Food & Drink

Three Rosés to Sip Outside on the Patio This Spring

The fresh bounty of last year’s harvest is arriving. Here are three suggestions coming soon to a wine shop near you.

The days are growing longer, the crocus flowers are poking up through the ground, and the birds have come back to roost. Yes, the telltale signs of Spring are all around. While we know some don’t relish the idea of setting the clocks ahead an hour, we’re excited for another sign of spring’s return: the stacks of rosé proliferating at local wine shops. The fresh bounty of last year’s harvest is arriving, and we can’t wait to have a glass outside on the patio. Here are three suggestions coming soon to a wine shop near you.

Carol Shelton “Wild Thing Rendezvous” Rosé 2021
($20, Artisans and Vines)

California Zinfandel specialist Carol Shelton diverts some of the juice from her initial red wine ferments to this wine, meant to be a catalyst for convivial gatherings and good conversations. This wine is not trying to pose as anything other than a full-throated expression of some very flavorful grape varieties—Zinfandel, Carignan, and Cabernet Sauvignon. Light cranberry hues attest to its broad-shouldered nature, as it offers up bright strawberry, pomegranate, and citrus tones. It’s delicious on its own, and even better with light cheeses and snacks.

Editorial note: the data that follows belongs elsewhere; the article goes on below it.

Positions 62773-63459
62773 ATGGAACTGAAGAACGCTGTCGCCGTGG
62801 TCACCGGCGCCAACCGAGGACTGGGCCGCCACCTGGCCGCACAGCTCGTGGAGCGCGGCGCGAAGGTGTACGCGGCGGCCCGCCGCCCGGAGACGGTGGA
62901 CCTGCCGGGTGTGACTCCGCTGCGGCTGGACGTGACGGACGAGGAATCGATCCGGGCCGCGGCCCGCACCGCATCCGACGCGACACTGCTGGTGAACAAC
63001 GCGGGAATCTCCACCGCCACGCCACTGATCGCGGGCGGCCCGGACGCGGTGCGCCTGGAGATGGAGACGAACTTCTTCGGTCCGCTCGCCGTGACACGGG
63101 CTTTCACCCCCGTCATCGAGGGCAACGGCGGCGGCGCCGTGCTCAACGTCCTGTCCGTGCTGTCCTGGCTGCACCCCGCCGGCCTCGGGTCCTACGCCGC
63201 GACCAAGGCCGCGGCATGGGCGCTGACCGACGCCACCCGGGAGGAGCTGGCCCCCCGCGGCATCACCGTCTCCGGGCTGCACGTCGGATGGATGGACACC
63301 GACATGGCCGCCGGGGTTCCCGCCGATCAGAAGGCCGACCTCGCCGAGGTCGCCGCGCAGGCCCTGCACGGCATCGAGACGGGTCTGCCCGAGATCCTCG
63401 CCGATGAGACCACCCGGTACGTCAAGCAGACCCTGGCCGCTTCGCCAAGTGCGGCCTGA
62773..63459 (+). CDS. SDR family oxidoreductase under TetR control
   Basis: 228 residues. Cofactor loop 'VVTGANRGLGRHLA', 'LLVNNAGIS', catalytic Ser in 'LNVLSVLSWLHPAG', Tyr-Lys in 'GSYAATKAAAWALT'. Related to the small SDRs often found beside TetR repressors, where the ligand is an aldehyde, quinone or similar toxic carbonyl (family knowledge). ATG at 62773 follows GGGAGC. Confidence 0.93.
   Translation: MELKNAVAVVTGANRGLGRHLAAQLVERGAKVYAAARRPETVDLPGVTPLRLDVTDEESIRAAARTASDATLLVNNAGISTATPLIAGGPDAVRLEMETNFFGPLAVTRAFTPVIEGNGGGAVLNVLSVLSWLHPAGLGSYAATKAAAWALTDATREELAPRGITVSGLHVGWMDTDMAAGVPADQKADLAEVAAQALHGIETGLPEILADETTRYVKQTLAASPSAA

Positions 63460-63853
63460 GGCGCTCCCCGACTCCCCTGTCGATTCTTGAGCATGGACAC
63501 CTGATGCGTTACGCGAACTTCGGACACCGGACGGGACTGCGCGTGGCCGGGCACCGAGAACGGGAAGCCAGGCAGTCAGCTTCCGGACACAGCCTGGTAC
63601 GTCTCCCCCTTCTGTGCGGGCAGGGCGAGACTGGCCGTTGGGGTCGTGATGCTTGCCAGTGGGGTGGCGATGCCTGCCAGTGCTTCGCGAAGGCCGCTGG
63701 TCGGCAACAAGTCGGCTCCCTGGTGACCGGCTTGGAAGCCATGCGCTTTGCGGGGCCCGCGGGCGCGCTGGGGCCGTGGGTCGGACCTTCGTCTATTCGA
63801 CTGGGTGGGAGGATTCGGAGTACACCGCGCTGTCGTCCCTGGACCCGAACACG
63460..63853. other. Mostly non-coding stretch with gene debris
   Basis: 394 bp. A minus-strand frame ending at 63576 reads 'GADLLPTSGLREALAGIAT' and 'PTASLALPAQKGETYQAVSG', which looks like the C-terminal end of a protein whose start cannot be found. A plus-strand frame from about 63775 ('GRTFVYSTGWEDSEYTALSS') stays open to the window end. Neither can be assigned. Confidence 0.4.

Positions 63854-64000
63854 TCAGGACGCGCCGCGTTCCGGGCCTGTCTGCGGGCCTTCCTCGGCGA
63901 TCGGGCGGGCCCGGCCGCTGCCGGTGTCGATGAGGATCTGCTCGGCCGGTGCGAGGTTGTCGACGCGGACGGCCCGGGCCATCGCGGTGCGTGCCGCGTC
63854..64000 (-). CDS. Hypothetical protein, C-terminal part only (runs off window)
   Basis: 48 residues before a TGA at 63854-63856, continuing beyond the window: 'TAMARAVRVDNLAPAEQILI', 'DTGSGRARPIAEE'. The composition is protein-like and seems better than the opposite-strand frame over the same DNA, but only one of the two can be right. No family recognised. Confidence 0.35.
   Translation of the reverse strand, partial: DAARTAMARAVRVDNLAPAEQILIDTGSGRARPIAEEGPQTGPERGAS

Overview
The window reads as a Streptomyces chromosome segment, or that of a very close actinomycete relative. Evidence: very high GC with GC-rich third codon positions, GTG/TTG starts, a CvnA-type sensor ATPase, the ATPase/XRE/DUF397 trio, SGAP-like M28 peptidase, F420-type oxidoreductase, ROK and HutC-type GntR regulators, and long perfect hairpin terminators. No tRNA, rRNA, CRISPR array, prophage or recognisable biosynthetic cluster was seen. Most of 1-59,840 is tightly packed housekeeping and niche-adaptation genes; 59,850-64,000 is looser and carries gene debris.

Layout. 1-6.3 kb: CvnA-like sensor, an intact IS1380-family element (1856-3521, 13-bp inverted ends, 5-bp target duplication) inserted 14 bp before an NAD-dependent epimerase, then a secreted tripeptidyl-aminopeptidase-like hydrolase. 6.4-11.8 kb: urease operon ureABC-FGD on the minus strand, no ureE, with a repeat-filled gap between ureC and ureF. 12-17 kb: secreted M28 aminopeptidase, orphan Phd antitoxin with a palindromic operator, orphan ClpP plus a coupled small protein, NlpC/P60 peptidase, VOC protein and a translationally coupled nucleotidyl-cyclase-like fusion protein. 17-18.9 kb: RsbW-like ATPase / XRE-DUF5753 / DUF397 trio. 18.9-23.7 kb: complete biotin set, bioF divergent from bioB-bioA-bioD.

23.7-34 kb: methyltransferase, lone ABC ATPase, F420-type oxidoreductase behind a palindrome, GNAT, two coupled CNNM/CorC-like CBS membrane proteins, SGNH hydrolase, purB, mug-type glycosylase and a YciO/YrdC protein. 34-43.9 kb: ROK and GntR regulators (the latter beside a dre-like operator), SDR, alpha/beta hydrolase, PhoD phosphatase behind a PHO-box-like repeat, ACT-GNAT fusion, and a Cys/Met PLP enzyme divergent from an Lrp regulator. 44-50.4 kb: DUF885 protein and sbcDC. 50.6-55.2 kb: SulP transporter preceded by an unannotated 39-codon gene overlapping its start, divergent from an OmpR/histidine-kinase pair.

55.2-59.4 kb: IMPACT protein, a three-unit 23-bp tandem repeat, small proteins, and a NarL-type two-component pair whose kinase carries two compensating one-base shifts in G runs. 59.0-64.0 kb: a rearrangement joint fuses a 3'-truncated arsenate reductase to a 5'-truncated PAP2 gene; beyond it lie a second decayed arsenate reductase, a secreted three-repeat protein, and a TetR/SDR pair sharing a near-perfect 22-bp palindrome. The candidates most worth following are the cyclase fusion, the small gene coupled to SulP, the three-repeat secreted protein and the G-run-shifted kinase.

Mas Redonne Bandol Rosé 2021
($30, Kysela Pere et Fils)

Those who know rosé know that the Provençal hamlet of Bandol is home to the most elegant expressions of rosé in France, if not the world. Like all Bandol Rosé, Mas Redonne’s offering is mostly Mourvèdre and is typically salmon in color. It’s a sleek wine with pink grapefruit and hints of white peach and minerals. A slightly saline tone on the finish attests to the area’s proximity to the Mediterranean Sea. It’s truly delightful as an aperitif and pairs well with seafood.

THINK PINK: Some rosé production is a byproduct of red wine making; a percentage of juice is bled off after the fruit is crushed but not before it picks up color from the red grape skins that make it pink.

Marques de Caceres Rioja Rosado 2021
($15, Bacchus Importers, Ltd)

The Spanish region of Rioja is famous for its red wines—dry, finely structured wines that range from young and fruity to generously oaked. The Tempranillo grape dominates, so it’s no surprise that this rosado (Spanish for rosé) is made almost entirely from it. The result is a limpid wine with delightful strawberry notes and a clean finish. It’s the perfect way to kick off a night of tapas or simply as a patio sipper at the end of the day. If you’re planning to serve it with food, be mindful of its relatively light body and stick to cheeses, grilled shrimp, and other delicate fare.